Microsoft Copilot AI will soon run locally on PCs  

  • According to Intel, Microsoft’s Copilot AI service will run locally on PCs.
  • Next-gen AI PCs would require built-in neural processing units (NPUs) with over 40 trillion operations per second (TOPS) of power, beyond the capabilities of any consumer processor on the market.
  • Intel mentioned that these AI PCs would be equipped to handle “more elements.

It has been confirmed that Microsoft’s Copilot AI could soon run locally on PCs rather than relying on the cloud.

Some updates

According to Intel, the chatbot could run on future AI-enabled PCs, which would need to incorporate neural processing units (NPUs) with over 40 trillion operations per second (TOPS) of power, beyond the capabilities of any consumer processor on the market.

Intel also mentioned AI PCs would be able to run “more elements of Copilot” locally.

Currently, Copilot runs nearly everything in the cloud, even small requests. That creates a fair amount of lag that’s fine for larger jobs, but not ideal for smaller jobs. Adding local compute capability would decrease that lag, while potentially improving performance and privacy as well.

Also read: Microsoft Teams is getting smarter Copilot AI features

Copilot on your PC

As previously reported, using Copilot on Windows 11, ChatGPT, Adobe Firefly, or similar genAI tools doesn’t process the task on your computer, but rather in a remote data centre, which can consume a lot of resources and power.

While it is possible to run several applications from text-to-image model or language models locally, PCs with powerful processing power, especially high-speed GPUs, are usually required to obtain high-quality results.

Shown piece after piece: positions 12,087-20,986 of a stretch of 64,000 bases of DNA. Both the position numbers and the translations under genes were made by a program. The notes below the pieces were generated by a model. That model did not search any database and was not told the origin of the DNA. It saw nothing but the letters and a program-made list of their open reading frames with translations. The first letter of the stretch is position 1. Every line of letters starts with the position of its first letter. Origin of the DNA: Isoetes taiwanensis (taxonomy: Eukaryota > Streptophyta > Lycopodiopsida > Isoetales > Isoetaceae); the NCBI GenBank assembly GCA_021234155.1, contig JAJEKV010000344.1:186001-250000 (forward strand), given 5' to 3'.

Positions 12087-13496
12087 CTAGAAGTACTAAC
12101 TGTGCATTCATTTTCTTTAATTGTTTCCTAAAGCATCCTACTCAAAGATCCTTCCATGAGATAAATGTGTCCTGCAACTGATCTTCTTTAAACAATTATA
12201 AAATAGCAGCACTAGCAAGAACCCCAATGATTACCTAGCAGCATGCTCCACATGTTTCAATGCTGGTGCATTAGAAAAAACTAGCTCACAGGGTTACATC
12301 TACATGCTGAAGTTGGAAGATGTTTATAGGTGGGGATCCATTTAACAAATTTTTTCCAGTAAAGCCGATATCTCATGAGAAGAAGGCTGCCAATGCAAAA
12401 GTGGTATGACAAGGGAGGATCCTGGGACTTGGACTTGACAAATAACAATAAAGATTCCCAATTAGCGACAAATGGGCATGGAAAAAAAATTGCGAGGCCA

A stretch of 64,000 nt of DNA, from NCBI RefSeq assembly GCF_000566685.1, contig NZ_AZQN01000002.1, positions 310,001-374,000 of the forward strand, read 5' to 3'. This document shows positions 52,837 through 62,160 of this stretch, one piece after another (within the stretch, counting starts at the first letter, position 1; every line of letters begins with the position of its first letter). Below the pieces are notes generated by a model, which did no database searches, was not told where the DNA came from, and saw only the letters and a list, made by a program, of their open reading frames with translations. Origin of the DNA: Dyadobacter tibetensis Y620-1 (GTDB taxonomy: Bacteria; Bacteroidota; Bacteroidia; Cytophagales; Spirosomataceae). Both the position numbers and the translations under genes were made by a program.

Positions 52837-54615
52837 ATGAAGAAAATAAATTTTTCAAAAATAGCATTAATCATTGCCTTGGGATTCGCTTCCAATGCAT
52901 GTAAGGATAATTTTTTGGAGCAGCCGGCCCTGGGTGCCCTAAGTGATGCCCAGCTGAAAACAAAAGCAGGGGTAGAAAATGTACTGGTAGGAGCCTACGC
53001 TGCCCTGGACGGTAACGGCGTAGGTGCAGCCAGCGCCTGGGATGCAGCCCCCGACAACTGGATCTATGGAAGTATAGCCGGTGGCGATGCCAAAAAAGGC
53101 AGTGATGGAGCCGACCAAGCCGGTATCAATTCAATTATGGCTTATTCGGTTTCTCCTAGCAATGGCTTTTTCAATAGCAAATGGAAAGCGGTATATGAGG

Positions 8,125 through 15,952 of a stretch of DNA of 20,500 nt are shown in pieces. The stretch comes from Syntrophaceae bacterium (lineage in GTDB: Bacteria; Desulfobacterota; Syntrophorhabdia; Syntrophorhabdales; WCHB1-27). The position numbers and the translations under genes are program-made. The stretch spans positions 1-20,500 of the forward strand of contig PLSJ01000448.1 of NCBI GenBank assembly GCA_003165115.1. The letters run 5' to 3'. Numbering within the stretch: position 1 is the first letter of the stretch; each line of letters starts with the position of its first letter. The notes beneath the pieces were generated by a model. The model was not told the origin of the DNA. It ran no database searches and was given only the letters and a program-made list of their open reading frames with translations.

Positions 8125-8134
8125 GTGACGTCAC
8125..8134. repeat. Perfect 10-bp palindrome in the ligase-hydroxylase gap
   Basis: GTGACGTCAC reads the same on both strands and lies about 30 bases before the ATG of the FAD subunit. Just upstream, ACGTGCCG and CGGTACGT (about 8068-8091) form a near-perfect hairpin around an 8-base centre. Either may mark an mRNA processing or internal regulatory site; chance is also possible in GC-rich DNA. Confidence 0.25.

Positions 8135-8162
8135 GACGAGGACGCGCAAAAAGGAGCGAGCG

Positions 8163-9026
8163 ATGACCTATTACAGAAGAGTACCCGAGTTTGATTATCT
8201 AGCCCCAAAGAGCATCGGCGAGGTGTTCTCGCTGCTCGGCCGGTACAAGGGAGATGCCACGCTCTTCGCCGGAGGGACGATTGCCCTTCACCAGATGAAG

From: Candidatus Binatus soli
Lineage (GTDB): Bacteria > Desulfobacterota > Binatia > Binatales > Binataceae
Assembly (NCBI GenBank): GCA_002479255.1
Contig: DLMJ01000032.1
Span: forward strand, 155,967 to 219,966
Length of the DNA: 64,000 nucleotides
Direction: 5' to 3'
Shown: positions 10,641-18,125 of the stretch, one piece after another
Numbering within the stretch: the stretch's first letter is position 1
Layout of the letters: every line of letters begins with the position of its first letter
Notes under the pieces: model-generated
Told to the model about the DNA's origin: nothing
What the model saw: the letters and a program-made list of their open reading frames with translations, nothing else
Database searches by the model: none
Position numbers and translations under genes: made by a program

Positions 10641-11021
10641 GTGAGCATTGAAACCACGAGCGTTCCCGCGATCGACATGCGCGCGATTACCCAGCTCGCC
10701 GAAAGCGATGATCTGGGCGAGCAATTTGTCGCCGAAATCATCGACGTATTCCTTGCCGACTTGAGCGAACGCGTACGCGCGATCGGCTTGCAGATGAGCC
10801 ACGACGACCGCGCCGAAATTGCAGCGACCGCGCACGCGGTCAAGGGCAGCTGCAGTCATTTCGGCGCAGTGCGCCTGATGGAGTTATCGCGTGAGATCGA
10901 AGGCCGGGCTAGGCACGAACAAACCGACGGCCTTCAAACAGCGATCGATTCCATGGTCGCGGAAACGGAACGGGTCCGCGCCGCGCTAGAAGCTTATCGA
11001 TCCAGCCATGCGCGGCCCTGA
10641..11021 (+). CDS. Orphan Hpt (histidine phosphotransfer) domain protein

Local AI trends aren’t limited to PCs. For example, Google’s Pixel 8 and Pixel 8 Pro smartphones are equipped with the Tensor G3 chip, which Google claims lays the groundwork for generative AI on the devices.

However, despite these advances, such hardware is currently not capable of running extensive AI models like Google’s Bard AI, Copilot, or ChatGPT locally.  

Unfortunately for Intel, the first company to put out an NPU suitable for powering Copilot locally may come from Qualcomm.

The company’s upcoming Snapdragon X processors, long seen as the Windows ecosystem’s answer to Apple’s M-series Mac chips, promise up to 45 TOPS.

Rumors suggest that Microsoft will shift the consumer version of its Surface tablet to Qualcomm’s chips after a few years of offering both Intel and Qualcomm options.

Microsoft announced a Surface Pro update with Intel’s Meteor Lake chips last week but is only selling it to businesses.

Jennifer-Yu

Jennifer Yu

Jennifer Yu is an intern reporter at BTW Media covering artificial intelligence and internet governance. She graduated from The University of Hong Kong with a Master’s degree in Journalism. Send tips to j.yu@btw.media.

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